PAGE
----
But, it is essential to mention that installing a roof is a long-term investment. A good roof can last you for decades, while a poorly structured one may need reparations within a year or two. So, always think of long-term costs when picking your roofing material.
Copying the neighbors
If you’ve just moved to a new area and need to install a new roof, it can be hard to consider all the crucial aspects. Especially if you have moved long distance and don’t know the climate that well. There will be a lot to get used to, so if you have managed to arrange the simplest possible relocation, you will have more energy to dedicate to your roofing project. Still, it will be necessary to get used to the local climate and learn how your roof can help you mitigate its downsides. So, what people tend to do is look at what their neighbors are using. Of course, your neighbors might not have made the right choice, especially if they installed their roofs decades ago. But, informing yourself on why they are using a specific type of roofing material will at least drive your thought process in the right direction.
If all the homes in your area have the same roof, there is probably a good reason behind it.
Different types of roofing material
Before we finish, let’s elaborate on the most common types of roofing material used in the U.S.
4 out of 5 homes in the U.S. use asphalt shingles as a roofing material. The reason for this is that they are sturdy, easy to replace, and quite budget-friendly. With them, you also have many design options, as they come in various styles. This is why we recommend using asphalt shingles if you want the freedom to make your home look as you wish. Also, if your priority is cost-effectiveness and ease of installment.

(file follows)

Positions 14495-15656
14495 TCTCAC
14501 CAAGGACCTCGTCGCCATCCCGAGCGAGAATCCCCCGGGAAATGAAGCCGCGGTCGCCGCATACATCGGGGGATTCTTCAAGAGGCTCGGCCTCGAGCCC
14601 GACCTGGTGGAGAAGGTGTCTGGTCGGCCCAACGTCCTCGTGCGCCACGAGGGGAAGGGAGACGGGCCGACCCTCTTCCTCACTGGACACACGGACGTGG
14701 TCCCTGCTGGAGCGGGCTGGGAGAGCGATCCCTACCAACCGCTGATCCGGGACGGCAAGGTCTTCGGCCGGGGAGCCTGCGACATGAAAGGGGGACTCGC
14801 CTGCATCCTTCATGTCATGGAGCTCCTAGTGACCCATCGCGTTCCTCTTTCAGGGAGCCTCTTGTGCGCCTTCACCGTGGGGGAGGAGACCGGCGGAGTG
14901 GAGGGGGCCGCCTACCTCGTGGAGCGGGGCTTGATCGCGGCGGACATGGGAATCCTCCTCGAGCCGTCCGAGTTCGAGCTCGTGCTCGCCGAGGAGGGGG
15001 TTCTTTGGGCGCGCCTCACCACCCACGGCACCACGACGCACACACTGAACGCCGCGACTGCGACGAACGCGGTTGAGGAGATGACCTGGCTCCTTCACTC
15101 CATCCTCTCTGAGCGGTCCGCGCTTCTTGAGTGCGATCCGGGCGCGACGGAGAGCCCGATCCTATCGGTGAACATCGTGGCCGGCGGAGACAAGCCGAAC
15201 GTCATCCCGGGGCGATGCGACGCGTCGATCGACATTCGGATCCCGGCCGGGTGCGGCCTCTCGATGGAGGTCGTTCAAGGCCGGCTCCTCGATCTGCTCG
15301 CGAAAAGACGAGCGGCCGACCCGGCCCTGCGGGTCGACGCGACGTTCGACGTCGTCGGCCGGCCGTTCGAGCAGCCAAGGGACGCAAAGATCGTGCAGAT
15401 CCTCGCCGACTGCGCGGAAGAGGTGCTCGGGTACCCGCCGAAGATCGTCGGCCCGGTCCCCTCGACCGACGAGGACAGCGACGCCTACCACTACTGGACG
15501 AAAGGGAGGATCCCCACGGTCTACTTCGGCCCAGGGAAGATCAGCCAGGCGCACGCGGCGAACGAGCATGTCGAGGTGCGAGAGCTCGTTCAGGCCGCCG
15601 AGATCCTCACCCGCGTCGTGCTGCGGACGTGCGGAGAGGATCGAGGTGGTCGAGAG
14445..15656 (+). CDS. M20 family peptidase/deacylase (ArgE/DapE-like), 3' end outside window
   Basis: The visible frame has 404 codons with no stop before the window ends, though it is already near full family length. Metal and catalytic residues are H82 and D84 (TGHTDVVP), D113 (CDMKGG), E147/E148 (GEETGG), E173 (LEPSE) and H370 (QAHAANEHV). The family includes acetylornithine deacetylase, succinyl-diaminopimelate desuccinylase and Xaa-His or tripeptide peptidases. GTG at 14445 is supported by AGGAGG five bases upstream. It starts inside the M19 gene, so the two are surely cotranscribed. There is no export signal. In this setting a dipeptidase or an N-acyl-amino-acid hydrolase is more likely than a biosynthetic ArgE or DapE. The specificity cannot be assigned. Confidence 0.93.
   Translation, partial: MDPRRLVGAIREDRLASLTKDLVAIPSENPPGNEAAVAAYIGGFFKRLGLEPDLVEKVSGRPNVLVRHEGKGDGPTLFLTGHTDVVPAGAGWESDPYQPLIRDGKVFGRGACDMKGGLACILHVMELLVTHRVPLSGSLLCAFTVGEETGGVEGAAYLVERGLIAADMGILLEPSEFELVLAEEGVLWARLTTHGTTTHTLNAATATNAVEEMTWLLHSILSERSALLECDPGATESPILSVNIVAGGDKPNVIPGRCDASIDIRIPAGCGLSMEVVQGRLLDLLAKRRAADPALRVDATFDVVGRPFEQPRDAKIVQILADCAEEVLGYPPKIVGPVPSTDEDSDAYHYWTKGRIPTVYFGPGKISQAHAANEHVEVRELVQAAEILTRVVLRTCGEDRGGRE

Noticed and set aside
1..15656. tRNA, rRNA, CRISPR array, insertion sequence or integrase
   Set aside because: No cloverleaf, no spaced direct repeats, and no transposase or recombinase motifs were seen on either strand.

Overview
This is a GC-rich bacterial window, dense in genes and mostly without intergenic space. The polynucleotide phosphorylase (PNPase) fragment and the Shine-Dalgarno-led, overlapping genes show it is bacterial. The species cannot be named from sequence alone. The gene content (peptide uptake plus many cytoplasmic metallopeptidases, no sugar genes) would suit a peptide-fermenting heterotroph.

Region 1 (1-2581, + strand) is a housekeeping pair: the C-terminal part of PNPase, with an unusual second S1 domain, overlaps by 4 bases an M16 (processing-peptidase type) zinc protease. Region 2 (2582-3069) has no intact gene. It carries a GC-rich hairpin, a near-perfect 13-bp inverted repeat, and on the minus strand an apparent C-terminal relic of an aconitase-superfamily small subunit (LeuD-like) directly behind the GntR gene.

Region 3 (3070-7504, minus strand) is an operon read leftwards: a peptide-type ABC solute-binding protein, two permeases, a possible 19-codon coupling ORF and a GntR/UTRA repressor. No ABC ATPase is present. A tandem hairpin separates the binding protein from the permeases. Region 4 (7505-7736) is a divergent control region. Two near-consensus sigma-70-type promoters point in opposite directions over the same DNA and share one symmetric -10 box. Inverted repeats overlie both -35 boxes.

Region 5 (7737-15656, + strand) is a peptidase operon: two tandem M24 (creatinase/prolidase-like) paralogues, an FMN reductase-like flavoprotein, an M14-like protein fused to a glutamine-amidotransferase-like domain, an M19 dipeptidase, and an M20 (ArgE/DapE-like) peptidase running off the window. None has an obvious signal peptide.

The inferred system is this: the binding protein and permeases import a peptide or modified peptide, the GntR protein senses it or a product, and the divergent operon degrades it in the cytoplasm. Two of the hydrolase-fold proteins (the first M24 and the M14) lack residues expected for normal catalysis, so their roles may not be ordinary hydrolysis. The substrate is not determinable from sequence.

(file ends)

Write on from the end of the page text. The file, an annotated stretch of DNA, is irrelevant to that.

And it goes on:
High-end slate roofs are practically indestructible. They provide natural insulation and are stylistically perfectly suited for modern homes. However, the potential downside is that they are heavy. Both on your budget and your home. So, if you can afford to have one, you should definitely consider using slate.
Metal roofs can range wildly in quality and cost. If you can afford a decent one, metal roofs can work surprisingly well as they are fire-resistant and easy to repair. They can also give your home a modern look. The potential downside is that they can be noisy during rain. Also, hail can put dents on your roof, which you will have to repair regularly to prevent ice dams from accumulating.
For a more traditional home, clay is an obvious choice. Clay tiles come in a wide range of colors and designs, so you can pick the one that suits your home best. Quality tiles are pretty durable and resistant to fire, wind, and impact. The potential downside is that they can be expensive and brittle. So, you may need to invest in maintaining them.
As you can see, there is a lot to consider before you choose the right roofing material for your home. Still, we hope we have made it a bit easier for you to make an informed decision.